The engineering and manufacturing industries are some of the most competitive, with tight margins and high overheads. For this reason, it can be particularly difficult deciding when to expand or invest in new staff, equipment or premises. Cash isn’t always readily available. The problem is that investment is essential - if a business is relying on machinery and other equipment to provide goods to customers, it’s at the mercy of technological development. As soon as one competitor is able to invest in better equipment, it will naturally have an edge in the market.
If investment is essential for success, then how do businesses with tight margins afford it? In general, the answer is that they have to be clever with their sources of funding - often finding the cheapest possible way of financing their new equipment.
There are quite a few ways of doing this, and before we continue, it’s certainly worth noting that for larger purchases, it’s very important to think about the tax implications too - different methods of recording your investment will yield different results tax wise, so it’s always a good idea to consult an expert first, even if you understand the outright costs of finance.
Your funding options:
- Leasing and purchase hire schemes
- Invoice finance
The first, and likely most obvious method of raising cash to pay for new equipment is a loan. This can either come from a third party such as your bank or a specialist lender, or the retailer themselves might have finance options for more expensive pieces of machinery.
This is the most straightforward option, but it can also be the most expensive in many cases. Loans are not always cheap in the current economic climate, and depending on the equipment you’re buying, you’re very likely to be taking on a depreciating asset.
However, with a good rate, and a good eye for depreciation, loans are an effective choice that can be quickly outweighed by the benefits of new equipment. Overdrafts are a similar option here, but aren’t always large or flexible enough, and often carry larger costs.
2. Leasing and Purchase hire schemes
The next most likely option for funding are leasing or hire purchase schemes. These mean monthly payments to either essentially rent, or part-purchase the equipment. Generally they’re only offered on more expensive items, but they can be particularly tax effective, depending on whether you’re looking to avoid the hit of depreciation, or you’d prefer to have an asset on your books that you know will hold its value.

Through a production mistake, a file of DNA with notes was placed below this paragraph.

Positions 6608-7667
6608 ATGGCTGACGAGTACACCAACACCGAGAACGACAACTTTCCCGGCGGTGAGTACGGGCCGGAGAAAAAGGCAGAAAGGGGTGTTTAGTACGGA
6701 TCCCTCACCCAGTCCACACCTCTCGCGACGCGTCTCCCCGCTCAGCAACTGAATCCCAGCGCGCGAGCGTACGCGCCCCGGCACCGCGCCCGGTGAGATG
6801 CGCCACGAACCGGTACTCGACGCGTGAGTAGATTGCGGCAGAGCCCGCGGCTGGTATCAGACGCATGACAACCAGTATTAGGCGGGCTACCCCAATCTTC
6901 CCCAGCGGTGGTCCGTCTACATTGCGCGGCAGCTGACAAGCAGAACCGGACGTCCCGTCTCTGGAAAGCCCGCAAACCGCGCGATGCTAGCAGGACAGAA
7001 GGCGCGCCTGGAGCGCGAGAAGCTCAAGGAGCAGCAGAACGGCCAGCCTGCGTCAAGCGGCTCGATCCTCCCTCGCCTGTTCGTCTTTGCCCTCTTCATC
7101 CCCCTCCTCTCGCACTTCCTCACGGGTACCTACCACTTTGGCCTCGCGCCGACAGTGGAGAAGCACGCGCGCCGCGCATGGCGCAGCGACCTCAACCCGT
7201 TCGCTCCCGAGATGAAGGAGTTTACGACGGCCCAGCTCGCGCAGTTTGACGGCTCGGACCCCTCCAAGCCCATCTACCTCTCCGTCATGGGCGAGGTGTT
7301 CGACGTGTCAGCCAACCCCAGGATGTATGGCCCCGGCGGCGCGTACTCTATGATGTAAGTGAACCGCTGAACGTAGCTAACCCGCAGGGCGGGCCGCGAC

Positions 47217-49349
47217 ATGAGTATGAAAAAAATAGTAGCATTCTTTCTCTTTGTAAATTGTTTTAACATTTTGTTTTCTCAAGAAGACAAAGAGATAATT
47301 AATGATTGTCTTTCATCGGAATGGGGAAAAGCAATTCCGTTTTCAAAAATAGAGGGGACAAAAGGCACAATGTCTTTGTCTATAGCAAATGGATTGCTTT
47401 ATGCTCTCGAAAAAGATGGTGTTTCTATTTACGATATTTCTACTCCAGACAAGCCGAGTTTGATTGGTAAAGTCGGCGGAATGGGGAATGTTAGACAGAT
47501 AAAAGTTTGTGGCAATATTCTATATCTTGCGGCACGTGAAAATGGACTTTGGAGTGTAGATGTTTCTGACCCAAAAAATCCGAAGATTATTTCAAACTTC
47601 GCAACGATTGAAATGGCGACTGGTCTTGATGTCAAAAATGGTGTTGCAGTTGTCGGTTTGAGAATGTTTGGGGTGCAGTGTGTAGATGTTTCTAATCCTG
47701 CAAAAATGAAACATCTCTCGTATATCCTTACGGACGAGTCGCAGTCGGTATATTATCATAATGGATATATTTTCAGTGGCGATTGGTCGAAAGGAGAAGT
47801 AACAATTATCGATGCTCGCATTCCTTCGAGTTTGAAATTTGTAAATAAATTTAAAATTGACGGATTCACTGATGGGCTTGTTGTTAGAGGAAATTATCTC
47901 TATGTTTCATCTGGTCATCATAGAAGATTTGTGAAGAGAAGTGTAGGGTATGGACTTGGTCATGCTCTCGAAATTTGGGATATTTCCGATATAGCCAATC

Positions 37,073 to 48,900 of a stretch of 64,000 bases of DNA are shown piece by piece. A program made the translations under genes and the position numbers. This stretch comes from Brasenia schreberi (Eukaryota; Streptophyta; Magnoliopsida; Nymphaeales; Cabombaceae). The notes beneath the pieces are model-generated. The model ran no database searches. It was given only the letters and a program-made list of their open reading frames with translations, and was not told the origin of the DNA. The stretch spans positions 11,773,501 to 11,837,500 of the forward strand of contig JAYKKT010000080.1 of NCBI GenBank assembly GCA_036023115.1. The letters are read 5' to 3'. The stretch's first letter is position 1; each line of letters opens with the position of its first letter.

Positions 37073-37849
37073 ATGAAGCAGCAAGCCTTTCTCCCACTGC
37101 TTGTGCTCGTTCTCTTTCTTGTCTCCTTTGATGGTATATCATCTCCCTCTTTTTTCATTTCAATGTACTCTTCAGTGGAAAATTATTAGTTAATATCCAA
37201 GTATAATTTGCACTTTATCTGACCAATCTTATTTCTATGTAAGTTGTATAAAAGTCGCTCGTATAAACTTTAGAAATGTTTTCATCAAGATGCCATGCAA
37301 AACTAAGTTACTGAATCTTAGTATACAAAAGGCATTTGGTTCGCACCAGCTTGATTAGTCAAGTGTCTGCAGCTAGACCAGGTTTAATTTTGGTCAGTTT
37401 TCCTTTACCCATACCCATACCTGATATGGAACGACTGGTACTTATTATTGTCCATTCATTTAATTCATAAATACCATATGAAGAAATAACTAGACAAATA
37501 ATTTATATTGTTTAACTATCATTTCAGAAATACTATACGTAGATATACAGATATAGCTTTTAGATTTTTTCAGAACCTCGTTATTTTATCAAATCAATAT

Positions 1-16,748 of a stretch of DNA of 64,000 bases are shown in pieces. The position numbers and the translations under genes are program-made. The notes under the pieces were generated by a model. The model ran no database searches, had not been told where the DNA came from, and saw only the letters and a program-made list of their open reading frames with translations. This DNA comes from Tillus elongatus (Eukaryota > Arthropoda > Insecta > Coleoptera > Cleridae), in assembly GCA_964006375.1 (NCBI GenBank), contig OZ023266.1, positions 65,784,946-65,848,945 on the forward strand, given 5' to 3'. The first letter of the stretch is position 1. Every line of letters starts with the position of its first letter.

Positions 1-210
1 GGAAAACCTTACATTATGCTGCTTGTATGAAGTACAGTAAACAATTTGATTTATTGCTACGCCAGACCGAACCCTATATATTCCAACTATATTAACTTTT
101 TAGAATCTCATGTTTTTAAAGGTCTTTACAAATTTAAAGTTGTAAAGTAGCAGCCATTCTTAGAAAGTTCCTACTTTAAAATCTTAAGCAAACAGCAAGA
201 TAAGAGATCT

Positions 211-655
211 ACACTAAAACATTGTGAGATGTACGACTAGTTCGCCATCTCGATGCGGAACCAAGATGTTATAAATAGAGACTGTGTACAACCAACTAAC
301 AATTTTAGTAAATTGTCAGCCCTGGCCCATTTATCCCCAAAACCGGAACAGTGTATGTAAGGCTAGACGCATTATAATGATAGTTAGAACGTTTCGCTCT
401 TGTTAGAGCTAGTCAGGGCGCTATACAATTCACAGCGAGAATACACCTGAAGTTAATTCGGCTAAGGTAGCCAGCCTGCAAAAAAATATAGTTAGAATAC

Good research will need to be done in advance to workout whether these are effective choices, but the prevalence of such schemes for company cars should tell you how popular they are.
3. Invoice Finance
Perhaps one of the best options for successful engineering firms is invoice finance, because it’s likely that this will be one of the cheaper methods of funding. It’s also considerably different to traditional forms of lending, and won’t be suitable for all businesses.
In short, invoice finance is all about very rapidly realising the cash tied up in your invoices. So rather than borrowing knowing that you’ll make the money to repay the loan in the future, you’re borrowing money equivalent to invoices that are already owed to you, but which haven’t yet been paid.
This can be a cost-effective way of ensuring you have cash readily available, though you should always research the fees, and it’s important to note that this is likely to be only a good choice for businesses who are running well aside from difficulties with cash flow. If you don’t have plentiful invoices to fund your business, invoice finance will be ineffective.